Our upcoming exhibition, Living and Inspired Traditions, features works by contemporary artists that draw from the various schools of Rajput and Mughal miniature painting, and portray iconic themes and subjects including the Ragamalas, Baramasa, Gita Govinda, royal portraiture, mythology and more.
The history of collecting classical Indian art in modern India is full of remarkable personalities. Karl Khandalavala, chairman of the Prince of Wales Museum (now the CSMVS Museum) from 1958-1995, was one of the most influential scholars in the field. He advised several early collectors, including Colonel R K Tandan and Khorshed Kharanjavala. In 2015, Saffronart auctioned a selection of miniatures and sculptures from their collections. The auction’s success, and the record prices it achieved point to a growing interest in acquiring quality works that represent a centuries-old tradition. In its upcoming sale, Saffronart presents yet another exemplary selection of miniature paintings from the collection of Motichand Khajanchi.
Motichand Khajanchi collected some of the finest miniatures in Rajasthan.
Motichand Khajanchi was born into a family of jewellers, whose patrons included the royal family of Bikaner. Following his father into the family business, Khajanchi travelled across the country and encountered diverse artistic traditions. He began collecting his first miniature paintings aged 15. The paintings he sought out, often buying them at locally held auctions, were also among the finest he collected. He spent heavily on them, often landing in trouble with his father in his early years, but also earned the friendship of artists and scholars who influenced him.
As Khajanchi’s collection grew, he was recognised as an authority on Rajasthani miniatures. He pored over old handwritten manuscripts that deepened his understanding of the literary and religious references in the paintings. When Rai Krishnadasa, a renowned art historian and the founder of Bharat Kala Bhawan in Varanasi visited Khajanchi, he was impressed with the quality of his collection. Krishnadasa suggested that Khajanchi lend some of his works to be displayed in a museum to benefit and educate the public. A selection of important works from Khajanchi’s collection, curated by Krishnadasa and Karl Khandalavala, was exhibited at the Lalit Kala Akademi in New Delhi, Bombay and Calcutta in 1960, and published in the accompanying catalogue. Some remain in the collection of the National Museum, New Delhi.
Saffronart’s upcoming Classical Indian Art Auction features some of the most exquisite Rajasthani miniatures from Khajanchi’s collection. They include paintings from Bikaner, Mewar, Jaipur, Bundi, Kishangarh and Jodhpur.
Some of the paintings carry artist signatures on the reverse, and a few are from the personal collection of the Royal Family of Bikaner, making them all the more covetable.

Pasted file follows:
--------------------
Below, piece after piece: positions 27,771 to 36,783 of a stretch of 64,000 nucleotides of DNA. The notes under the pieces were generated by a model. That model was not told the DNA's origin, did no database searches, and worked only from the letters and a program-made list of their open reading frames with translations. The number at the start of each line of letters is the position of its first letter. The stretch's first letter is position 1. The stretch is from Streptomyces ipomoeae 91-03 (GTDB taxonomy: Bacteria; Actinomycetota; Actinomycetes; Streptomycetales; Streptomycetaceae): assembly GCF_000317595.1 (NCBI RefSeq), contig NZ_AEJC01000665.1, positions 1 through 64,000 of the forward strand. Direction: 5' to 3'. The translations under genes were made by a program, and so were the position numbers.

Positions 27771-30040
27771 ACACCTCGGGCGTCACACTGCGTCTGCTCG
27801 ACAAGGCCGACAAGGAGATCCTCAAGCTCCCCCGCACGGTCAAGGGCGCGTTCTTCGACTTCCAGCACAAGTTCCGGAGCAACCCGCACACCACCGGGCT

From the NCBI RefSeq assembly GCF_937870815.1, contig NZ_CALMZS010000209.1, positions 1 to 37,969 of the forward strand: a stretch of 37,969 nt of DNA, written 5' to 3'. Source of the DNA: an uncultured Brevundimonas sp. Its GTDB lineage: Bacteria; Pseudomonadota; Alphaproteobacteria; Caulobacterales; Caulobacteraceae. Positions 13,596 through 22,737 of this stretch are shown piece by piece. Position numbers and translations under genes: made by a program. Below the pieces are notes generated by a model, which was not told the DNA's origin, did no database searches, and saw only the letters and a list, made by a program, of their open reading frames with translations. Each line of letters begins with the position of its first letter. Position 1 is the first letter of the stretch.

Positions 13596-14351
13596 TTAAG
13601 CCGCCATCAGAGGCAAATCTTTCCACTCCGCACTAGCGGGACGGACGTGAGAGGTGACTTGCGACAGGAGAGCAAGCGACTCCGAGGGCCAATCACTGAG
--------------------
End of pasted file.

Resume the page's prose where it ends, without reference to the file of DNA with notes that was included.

Saffronart’s live auction of Classical Indian Art is on 9 March 2017 at the Saffronart gallery in Mumbai. It is preceded by viewings from 3 – 9 March 2017.
Ipshita Sen of Saffronart shares a note on Raqib Shaw’s current exhibition at Pace Gallery.
New York: Raqib Shaw once again makes his mark in the New York public art scene. With his last show in 2008 at the Metropolitan Museum of Art, this year Pace Gallery holds a three-venue exhibition of the artist.
The exhibition titled ‘Paradise Lost’ is based on the theme of John Milton’s Paradise Lost. His works are a blend of Indian mythological figures, half man half beast, warring through renaissance inspired landscapes. They are an interesting juxtaposition between Indian miniatures and classical Western architecture. This series of work portrays the triumph of the East over the West –illustrated through the shattered monuments depicted in the works.
His artistic oeuvre is unique and distinctive. Sir Norman Rosenthal says that “Shaw creates truly modern transformations of lost worlds of culture that arise from the exotic gardens of Kashmir to the memories that lie ‘imprisoned’ in the great museums of the Western World.”
London: Geneva’s Gowen Contemporary announced the first solo exhibition in Switzerland of the Pakistani miniaturist Waseem Ahmed. In 2010, his work had already been exhibited at Gowen Contemporary in a group show entitled Have I Ever Opposed You? New Art from India and Pakistan.
Ahmed contemporizes the traditional miniature style of painting by addressing relevant ongoing issues. His previous works saw reinterpretations of traditional myths and legends, but in this series he tackles the subject of the female presence in a patriarchal authoritarian system. His use of delicate brush strokes and fine detailing, contrasts against the graphic designing of his work.
In the work above, the painting is stratified into three parts. The background staying true to the miniature style is rendered in delicate brushstrokes- foliage against an orange evening sky. The middle ground shows a sea of burka-clad women- an identity-less mass of blue. In the foreground that dominates more than half the painting, a silver wall stands, on which are embossed guns that on first sight might not be visible. The work alludes to the atrocities against women behind the seemingly secure walls of home.